Polyglotism and Identity in Modern-Day Lebanon


  • Sarya Sofia Baladi Boston College




Lebanon is a polyglot country, where Western languages such as English or French, or more traditional/oriental languages such as Classical Arabic, have much societal and political power. Although all Lebanese speak Levantine Arabic (Shaami), many of them master multiple languages and can decide to strongly identify with a select few not only for the love of the language, but mostly for the message each language brings with it: is Lebanon a cosmopolitan Westernized country that differentiates itself from the Arab world? Or should Lebanon look towards its Oriental roots and celebrate its Muslim-Arabic heritage? This paper seeks to prove that, in Lebanon, the implicit or explicit choice of language is a tool to convey one’s political, religious, and cultural views. This created a strong divide between Eastern and Western oriented Lebanese in the 20th century and is one of the main causes for the political turmoil in modern Lebanon.

Author Biography

Sarya Sofia Baladi, Boston College

College of Arts and Sciences, Class of 2019

Major: Islamic Civilizations and Societies


Abou, Sélim. Arabic-French Bilingualism in Lebanon. Presses Universitaires De France, 1962.

Aly, Waleed. "Divided Lebanon Has an Identity Crisis." The Sydney Morning Herald. January 10, 2014. Accessed November/December, 2016.

Bahous, Rima, Nahla Nola Bacha, and Mona Nabhani. "Multilingual Educational Trends and Practices in Lebanon: A Case Study." Springer, December 9, 2011.

Corm, Charles. The Sacred Mountain. Beirut: La Revue Phénicienne, 1964.

Courbage, Youssef. "Une Enquête Sur La Pratique De La Langue Française Au Liban." Population (French Edition) 51, no. 6 (November/December 1996).

Dawisha, A. I. Arab Nationalism in the Twentieth Century: From Triumph to Despair. Princeton, NJ: Princeton University Press, 2003.

Diab, Rula. "Political and Socio-Cultural Factors in Foreign Language Education: The Case of Lebanon." Texas Papers in Foreign Language Education 5 (2000).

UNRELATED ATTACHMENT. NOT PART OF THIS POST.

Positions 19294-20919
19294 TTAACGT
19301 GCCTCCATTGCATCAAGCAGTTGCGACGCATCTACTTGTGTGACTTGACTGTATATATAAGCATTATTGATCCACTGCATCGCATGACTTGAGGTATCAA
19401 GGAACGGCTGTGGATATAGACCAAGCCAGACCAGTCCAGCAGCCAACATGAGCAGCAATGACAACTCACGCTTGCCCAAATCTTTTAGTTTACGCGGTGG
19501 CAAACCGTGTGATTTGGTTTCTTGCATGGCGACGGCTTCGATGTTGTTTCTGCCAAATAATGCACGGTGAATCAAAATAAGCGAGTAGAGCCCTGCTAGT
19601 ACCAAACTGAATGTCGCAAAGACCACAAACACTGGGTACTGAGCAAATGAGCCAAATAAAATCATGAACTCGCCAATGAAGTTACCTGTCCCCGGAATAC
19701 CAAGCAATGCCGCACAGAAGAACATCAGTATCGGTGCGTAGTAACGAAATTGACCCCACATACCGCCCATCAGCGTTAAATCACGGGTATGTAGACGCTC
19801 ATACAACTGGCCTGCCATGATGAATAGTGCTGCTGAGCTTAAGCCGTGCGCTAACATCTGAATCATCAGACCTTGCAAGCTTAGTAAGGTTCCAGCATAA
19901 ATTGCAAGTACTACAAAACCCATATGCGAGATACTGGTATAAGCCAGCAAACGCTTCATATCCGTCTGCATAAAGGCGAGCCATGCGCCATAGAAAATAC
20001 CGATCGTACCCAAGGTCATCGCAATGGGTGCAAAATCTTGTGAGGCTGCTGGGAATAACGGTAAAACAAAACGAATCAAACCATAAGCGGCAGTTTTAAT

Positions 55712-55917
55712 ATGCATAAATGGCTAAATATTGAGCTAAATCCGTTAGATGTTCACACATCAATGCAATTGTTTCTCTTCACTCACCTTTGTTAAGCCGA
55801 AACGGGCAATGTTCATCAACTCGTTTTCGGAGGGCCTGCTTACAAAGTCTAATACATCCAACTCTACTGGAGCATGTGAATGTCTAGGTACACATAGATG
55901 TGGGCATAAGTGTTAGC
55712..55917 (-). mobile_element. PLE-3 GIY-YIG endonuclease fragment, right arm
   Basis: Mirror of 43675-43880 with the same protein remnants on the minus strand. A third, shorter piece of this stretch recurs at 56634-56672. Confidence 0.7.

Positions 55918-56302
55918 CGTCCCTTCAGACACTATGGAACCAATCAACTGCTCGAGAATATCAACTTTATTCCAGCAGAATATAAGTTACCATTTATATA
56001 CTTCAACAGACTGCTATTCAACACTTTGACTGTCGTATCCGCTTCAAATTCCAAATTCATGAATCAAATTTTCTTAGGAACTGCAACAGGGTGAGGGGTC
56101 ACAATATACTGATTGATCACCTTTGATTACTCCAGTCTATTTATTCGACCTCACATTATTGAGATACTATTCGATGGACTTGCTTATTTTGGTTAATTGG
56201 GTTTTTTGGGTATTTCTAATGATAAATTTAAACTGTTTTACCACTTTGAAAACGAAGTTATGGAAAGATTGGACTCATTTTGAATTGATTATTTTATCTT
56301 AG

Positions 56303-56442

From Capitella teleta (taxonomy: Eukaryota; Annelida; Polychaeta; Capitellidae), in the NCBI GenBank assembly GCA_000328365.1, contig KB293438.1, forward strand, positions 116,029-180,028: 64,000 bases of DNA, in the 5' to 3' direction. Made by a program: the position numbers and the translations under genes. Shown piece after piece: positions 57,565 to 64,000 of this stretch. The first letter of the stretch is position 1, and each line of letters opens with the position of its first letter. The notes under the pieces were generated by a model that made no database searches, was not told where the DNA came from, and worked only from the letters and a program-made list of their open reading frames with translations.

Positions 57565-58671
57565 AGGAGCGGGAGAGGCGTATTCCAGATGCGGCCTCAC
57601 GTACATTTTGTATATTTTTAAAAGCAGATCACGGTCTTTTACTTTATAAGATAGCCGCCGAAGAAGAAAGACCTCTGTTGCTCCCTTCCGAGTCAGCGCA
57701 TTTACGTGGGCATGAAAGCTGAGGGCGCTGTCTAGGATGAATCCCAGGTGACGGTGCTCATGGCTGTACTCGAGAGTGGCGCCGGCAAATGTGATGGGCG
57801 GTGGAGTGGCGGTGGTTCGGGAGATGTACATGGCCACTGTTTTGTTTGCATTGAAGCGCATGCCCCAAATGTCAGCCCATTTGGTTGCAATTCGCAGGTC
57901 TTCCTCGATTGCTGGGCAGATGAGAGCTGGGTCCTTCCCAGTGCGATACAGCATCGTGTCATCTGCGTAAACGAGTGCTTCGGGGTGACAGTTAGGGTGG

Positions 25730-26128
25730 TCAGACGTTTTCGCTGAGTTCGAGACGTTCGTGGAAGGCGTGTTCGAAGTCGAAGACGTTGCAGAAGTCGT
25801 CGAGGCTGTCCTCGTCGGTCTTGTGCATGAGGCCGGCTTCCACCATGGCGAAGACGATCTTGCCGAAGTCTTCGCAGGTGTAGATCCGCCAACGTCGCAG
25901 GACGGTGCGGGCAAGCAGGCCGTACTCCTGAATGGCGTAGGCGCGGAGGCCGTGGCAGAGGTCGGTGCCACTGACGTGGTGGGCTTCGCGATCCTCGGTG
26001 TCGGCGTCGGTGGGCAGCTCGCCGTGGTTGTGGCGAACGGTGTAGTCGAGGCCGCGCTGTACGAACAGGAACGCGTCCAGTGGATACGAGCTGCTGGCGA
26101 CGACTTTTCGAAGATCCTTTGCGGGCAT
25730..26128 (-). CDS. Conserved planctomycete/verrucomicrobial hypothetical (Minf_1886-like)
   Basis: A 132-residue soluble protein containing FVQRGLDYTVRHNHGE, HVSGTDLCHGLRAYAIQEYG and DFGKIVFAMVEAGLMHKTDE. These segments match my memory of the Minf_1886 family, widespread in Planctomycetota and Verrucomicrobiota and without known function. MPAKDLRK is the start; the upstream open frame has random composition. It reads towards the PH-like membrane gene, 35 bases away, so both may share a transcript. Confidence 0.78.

Esposito, John L. Islam: The Straight Path. 5th ed. New York, NY: Oxford UP, 2016. Print.

Ferree Womackn, Deanna. "Lubnani, Libanais, Lebanese: Missionary Education, Language Policy and Identity Formation in Modern Lebanon." Studies in World Christianity 18, no. 1 (2012).

Frayha, Nemer. "Education and Social Cohesion in Lebanon." Prospects XXXIII, no. 1 (March 2003).

Joseph, John E. Language and Identity: National, Ethnic, Religious. Palgrave Macmillan, 2004.

Maalouf, Amin. In the Name of Identity: Violence and the Need to Belong. New York: Arcade, 2001.

Mabry, Tristan. "Arab Dinationalism." The Levantine Review 2, no. 1 (2013): 27-53.

Salameh, Franck. Charles Corm: An Intellectual Biography of a Twentieth-Century Lebanese "Young Phoenician" Lanham: Lexington Books, 2015.

Salameh, Franck. Language, Memory, and Identity in the Middle East: The Case for Lebanon. Lanham, MD: Lexington Books, 2010.

Shawish, Hesham. "Campaign to save the Arabic Language in Lebanon." BBC. June 24, 2010. Accessed November 30, 2016.




How to Cite

Baladi, S. S. (2018). Polyglotism and Identity in Modern-Day Lebanon. Lingua Frankly, 4. https://doi.org/10.6017/lf.v4i0.9611